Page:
It is a globally accepted belief that financial crimes such as money laundering, fraud and the financing of terrorism are societal evils warranting enormous preventative and investigative efforts. Such a belief has been translated into a corpus of guidelines, principles, statutes and implementing regulations around most of planet Earth known as anti-money laundering (AML) and countering the financing of terrorism (CFT) or AML/CFT.
Generally speaking, AML/CFT regulations are intended to deter criminal activity before it happens, and to detect it when it has happened. Because doing this on their own would be an impossibly gargantuan task, governments issue regulations whereby they deputize financial intermediaries as crime fighters on behalf of the public. Each and every financial service provider categorized by law as an “obligated subject” is thus mandated to implement processes, procedures and controls aimed primarily at warding off criminals and, if they manage to penetrate the financial institution, identify them, report them, and ideally stop them in their tracks.
The primary crime deterrent is the obligation to identify customers and beneficial owners, a process known as customer due diligence (CDD) or Know Your Customer (KYC). The Continue reading
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Voluntary transparency is a superior self-regulatory mechanism that could substantially enhance consumer protection and prudential oversight.
On a panel called ‘What Keeps Regulators Up at Night’ held at the Money Transmitter Regulators Association conference in Boston last November, three experienced state examiners from Virginia, Wyoming and Texas laid out in clear terms the key issues they face when vetting money transmitters in their states. Their primary concern: the accuracy and integrity of a license holder’s financial and accounting reports, which are the basis for ascertaining a company’s true financial condition and for ensuring there is sufficient liquidity to meet “transmission obligations.” That’s right, we’re in the second decade of the 21st century, and regulators still rely on after-the-fact, paper-based reporting. Further, regulated financial institutions seem incapable of providing unimpeachable transactional and financial reports to ultimately demonstrate their solvency.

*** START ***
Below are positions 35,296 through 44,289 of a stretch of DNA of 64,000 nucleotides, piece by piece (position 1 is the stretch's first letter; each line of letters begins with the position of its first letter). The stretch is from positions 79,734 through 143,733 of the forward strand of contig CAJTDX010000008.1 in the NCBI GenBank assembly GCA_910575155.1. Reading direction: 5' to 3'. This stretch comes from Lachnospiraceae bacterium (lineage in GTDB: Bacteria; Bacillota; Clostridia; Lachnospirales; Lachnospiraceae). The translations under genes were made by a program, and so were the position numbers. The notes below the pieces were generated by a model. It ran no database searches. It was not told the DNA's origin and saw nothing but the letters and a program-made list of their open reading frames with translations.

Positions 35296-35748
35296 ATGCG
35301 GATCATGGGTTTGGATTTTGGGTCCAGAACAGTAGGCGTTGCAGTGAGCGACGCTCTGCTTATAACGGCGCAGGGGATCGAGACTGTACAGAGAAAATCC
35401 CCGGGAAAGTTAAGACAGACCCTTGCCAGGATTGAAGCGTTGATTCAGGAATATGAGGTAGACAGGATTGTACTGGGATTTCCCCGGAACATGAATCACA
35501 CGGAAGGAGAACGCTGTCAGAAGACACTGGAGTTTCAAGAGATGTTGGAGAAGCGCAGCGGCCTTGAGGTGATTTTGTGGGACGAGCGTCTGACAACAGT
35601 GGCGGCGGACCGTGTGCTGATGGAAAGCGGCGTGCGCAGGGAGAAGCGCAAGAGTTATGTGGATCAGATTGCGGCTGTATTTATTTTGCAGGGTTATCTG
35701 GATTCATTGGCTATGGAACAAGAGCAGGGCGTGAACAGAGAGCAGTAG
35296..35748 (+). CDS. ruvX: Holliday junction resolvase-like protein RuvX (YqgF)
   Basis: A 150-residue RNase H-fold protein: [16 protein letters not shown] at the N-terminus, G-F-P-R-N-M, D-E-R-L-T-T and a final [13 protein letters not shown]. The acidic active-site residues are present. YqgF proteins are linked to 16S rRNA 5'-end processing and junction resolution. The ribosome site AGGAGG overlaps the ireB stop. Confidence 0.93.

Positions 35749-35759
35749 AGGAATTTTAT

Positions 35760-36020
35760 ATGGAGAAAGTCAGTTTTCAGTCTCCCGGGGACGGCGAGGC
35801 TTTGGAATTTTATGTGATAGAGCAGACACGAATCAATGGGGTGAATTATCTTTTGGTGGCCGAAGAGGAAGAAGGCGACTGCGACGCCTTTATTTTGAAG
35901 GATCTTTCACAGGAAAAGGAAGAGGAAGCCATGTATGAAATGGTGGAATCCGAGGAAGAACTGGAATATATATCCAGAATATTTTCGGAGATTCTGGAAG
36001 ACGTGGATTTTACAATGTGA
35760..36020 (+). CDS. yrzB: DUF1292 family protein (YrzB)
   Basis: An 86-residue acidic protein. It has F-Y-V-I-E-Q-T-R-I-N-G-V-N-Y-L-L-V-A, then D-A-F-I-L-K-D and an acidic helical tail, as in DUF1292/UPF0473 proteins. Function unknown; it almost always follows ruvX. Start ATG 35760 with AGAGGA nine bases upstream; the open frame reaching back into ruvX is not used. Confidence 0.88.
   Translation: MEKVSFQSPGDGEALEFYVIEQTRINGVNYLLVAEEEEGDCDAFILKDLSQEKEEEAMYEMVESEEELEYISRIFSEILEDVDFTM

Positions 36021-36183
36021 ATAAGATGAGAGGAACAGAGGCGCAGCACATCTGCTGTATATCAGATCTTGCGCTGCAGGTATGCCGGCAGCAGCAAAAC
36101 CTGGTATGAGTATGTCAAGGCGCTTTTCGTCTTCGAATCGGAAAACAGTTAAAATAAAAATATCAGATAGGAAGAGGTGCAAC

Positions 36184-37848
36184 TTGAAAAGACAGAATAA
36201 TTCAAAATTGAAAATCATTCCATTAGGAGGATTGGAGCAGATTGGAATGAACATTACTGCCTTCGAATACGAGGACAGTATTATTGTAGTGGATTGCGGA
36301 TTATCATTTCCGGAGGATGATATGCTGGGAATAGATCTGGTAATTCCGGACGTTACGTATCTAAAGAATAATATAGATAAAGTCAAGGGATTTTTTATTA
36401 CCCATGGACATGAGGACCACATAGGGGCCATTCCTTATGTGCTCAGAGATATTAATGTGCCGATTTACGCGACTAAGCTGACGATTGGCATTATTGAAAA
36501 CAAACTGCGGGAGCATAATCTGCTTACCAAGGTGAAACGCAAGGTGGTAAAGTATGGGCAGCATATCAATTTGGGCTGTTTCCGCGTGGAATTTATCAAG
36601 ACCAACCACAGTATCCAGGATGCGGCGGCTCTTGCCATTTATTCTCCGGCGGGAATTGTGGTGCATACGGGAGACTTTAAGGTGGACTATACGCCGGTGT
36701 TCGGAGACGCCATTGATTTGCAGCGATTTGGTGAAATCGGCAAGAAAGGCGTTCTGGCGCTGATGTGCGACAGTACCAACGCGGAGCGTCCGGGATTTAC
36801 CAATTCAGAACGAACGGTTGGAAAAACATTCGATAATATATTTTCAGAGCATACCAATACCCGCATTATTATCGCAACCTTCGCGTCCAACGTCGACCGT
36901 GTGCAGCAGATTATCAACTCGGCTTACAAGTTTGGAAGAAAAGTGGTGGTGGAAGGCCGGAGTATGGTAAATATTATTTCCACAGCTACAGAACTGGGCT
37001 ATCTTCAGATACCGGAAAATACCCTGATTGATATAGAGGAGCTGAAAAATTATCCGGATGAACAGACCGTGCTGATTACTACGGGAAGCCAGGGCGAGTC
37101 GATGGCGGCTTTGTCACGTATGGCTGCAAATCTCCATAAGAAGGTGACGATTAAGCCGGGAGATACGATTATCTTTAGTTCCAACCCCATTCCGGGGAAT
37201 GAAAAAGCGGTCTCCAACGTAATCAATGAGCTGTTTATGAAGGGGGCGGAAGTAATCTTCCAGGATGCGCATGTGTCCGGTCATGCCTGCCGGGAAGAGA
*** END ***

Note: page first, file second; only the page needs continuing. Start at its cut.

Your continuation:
It is a widely known fact that regulation always lags behind technological innovations, Continue reading
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A few months ago, a Latin American advisory group asked me to comment on the Digital Sucre and the potential impact of a country adopting a digital or crypto currency as legal tender. It never occurred to me that I should post the surface-scratching responses I came up with, until American Banker‘s Bailey Reutzel asked the question (here). With the upcoming release of AuroraCoin in Iceland, and the adoption of a bitcoin clone by the Oglala Lakota Native American nation, this seems to be a good time to poke the discussion. So here go my two cents in the hope that a few extra thoughts will be triggered.
In concept, is bitcoin more a currency or a payments system?
Bitcoin is both. In addition, and most importantly and fundamentally, it’s also a protocol on top of which additionally functionality can be built. The fact that Bitcoin (with a capital B) is multiple things at once is what creates most of the confusion about it. Bitcoin is a sophisticated globally distributed asset register that, at this moment in time, is mostly being used to register value in USD or other fiat currencies. Hence the fact that it’s Continue reading